Helena economy slower thanks to government cuts, but steady

2013-12-22T00:00:00Z Helena economy slower thanks to government cuts, but steadyBy DEREK BROUWER Independent Record The Billings Gazette
December 22, 2013 12:00 am  • 

HELENA — Economists projected Lewis and Clark County to see slow but consistent growth this year, with cuts to government spending felt more in Helena than other areas of the state.

That’s not unusual for the city to hear, as it’s consistently ranked as one of the top small communities in the country in economic strength.

“I always say that we didn’t participate in the recession,” said Cathy Burwell, President of the Helena Chamber of Commerce.

Employment levels have increased throughout the year, and Helena’s real estate market appears to have made significant gains. Business growth may be more of a mixed bag.

Burwell said some retail sectors, such as automotive sales, seem to be doing well, but the retail industry has room to improve.

In particular, she said anecdotal reports from the start of the holiday shopping season weren’t very encouraging. “I don’t think it’s as good as we hope right now,” she said.

Burwell said Helena’s ailing mall also results in some shopping “leakage” out of town.

“I feel for them,” Burwell said of current mall tenants, “because that’s just a shame.”

She hopes another large retailer can fill the void left, whether in the mall, downtown as an “anchor store,” or elsewhere.

Commercial building permits in 2013 may drop over amounts in recent years. Through November, 176 building permits were issued worth $37.4 million. 2012 permits were valued at $49.2 million.

There’s plenty of bright spots, Burwell said, including new openings in the Skyway Regional Shopping Center at the Interstate 15 and Custer Avenue interchange, expansion of the Cinemark theater in the Great Northern and ongoing construction of a Super One grocery store in the north part of town.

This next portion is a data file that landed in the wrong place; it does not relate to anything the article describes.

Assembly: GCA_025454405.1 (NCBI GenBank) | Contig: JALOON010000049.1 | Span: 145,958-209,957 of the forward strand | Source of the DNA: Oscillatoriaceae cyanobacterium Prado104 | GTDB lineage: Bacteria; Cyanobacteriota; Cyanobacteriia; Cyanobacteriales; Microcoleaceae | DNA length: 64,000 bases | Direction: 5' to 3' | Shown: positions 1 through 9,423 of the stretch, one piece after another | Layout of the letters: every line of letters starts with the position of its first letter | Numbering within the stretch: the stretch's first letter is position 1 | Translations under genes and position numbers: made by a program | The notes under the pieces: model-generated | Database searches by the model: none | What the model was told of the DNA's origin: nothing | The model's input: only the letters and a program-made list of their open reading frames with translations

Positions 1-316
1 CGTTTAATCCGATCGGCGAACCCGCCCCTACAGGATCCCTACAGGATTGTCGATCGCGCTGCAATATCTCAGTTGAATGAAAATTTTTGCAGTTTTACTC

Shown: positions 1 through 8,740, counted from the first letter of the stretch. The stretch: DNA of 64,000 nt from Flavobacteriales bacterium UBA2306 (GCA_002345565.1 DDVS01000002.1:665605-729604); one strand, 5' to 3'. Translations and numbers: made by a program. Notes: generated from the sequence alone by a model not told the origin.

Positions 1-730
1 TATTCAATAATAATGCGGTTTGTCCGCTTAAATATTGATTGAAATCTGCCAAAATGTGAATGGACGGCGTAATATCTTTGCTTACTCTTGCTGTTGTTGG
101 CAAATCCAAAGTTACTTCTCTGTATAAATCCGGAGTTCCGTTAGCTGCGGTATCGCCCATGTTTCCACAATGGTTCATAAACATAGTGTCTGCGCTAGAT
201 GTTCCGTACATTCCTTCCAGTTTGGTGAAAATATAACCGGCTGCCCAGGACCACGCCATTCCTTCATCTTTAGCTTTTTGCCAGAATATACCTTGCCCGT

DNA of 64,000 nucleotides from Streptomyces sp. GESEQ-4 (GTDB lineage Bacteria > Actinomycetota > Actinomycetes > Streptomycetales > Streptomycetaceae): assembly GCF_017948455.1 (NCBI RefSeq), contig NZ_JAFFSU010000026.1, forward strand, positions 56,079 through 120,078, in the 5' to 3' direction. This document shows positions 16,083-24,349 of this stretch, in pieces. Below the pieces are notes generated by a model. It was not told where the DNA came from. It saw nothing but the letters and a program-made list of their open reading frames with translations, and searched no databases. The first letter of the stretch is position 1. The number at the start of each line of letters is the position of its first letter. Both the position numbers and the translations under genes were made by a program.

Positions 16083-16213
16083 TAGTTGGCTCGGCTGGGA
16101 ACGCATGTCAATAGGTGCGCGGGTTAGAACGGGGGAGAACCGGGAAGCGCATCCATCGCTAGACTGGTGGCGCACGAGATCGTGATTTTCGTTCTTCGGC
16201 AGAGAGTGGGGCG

Burwell said the new Custer highway interchange is been an important boost to that area. “There’s quite a lot of room for development there,” she said.

Lewis and Clark County’s unemployment rate dropped throughout the year to 3.8 percent in October — the lowest it’s been in five years, since November 2008 and a point better than the statewide rate.

Trade professions like carpenters and electricians are in high demand by clients at A to Z Staffing job service, said vice president Anna Kazmierowski. “I think it has changed from last year,” she said.

A to Z fills primarily office and construction positions in Helena and around the state, but Kazmierowski said the kinds of businesses that are seeking help from an employment agency has been widening.

“It’s really different. A lot of companies turn to employment agencies for assistance,” she said. “It’s just difficult for everybody to find people.”

With the labor market tightening, Burwell said she hopes the unemployment rate doesn’t drop too much further. An increasing number of businesses are looking to attract employees from their competitors, she said.

“That’s a challenge for us here,” she said.

Meanwhile, Helena Food Share distributed an average of 100,000 pound of food each month in 2013, up 25 percent more than last year.

Nearly 1,000 new households were served this year, according to Communications Director Dana Friede.

The residential real estate market has proven to be a bright spot for the Helena area as the number of sales and price levels have risen.

Home sales in the past 12 months have risen by over seven percent from the prior 12-month period, market data from Moore Appraisal Firm shows.

“Most everyone I’ve talked to has reported increased sales, a busy market,” Shaun Moore said. “Even in the months that seemed to be slower, it seemed to be more steady.”

Of the more than 800 homes sold, one of seven were considered new construction, he said. The price for vacant land is holding steady, but much more of it is selling.

“In past years we’re been really oversupplied with the amount of land that we’ve had. We started to see a correction of that over the past couple years,” Moore said.

More than 180 lots sold during the most recent 12-month period, up from only 102 the year before. Moore said it indicates that local contractors are more confident in the market.

Prices are also on track to exceed median values in each of the past five years. The median sale price during the past 12 months has approached $210,000, according to Moore’s data.

However, he said the market still shows some resistance toward higher-end homes.

The numbers show evidence of the Helena real estate market’s constant recovery from the recession, Moore said.

“I think the housing market is coming back strong,” Burwell said. “I think that things are back on track in Helena.”

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